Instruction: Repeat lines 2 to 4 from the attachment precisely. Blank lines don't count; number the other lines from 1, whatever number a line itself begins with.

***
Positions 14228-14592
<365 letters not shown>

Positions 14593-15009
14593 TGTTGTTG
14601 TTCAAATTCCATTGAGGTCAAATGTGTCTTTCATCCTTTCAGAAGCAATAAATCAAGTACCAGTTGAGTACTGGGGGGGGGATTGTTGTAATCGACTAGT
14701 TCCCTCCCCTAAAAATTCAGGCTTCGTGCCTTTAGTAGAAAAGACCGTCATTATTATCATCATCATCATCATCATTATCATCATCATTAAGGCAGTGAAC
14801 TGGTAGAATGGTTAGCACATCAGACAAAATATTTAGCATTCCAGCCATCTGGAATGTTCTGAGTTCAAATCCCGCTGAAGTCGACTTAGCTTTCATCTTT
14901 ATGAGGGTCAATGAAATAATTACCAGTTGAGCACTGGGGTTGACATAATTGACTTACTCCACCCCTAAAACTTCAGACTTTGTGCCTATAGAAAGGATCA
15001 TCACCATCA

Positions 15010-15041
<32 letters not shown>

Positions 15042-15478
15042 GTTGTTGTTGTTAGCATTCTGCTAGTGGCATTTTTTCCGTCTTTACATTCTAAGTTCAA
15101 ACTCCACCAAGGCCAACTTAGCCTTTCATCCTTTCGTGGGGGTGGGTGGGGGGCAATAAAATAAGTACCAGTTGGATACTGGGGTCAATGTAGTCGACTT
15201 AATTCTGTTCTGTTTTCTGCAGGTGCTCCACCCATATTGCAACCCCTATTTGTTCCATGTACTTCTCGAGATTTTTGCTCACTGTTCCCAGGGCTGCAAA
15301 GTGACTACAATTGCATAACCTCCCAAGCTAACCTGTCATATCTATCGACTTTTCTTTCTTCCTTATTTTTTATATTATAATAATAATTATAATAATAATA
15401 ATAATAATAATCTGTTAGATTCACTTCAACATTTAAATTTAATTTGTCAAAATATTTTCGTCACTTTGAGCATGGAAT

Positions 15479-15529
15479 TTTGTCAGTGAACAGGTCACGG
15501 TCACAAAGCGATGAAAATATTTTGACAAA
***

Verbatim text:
<365 letters not shown>

Positions 14593-15009
14593 TGTTGTTG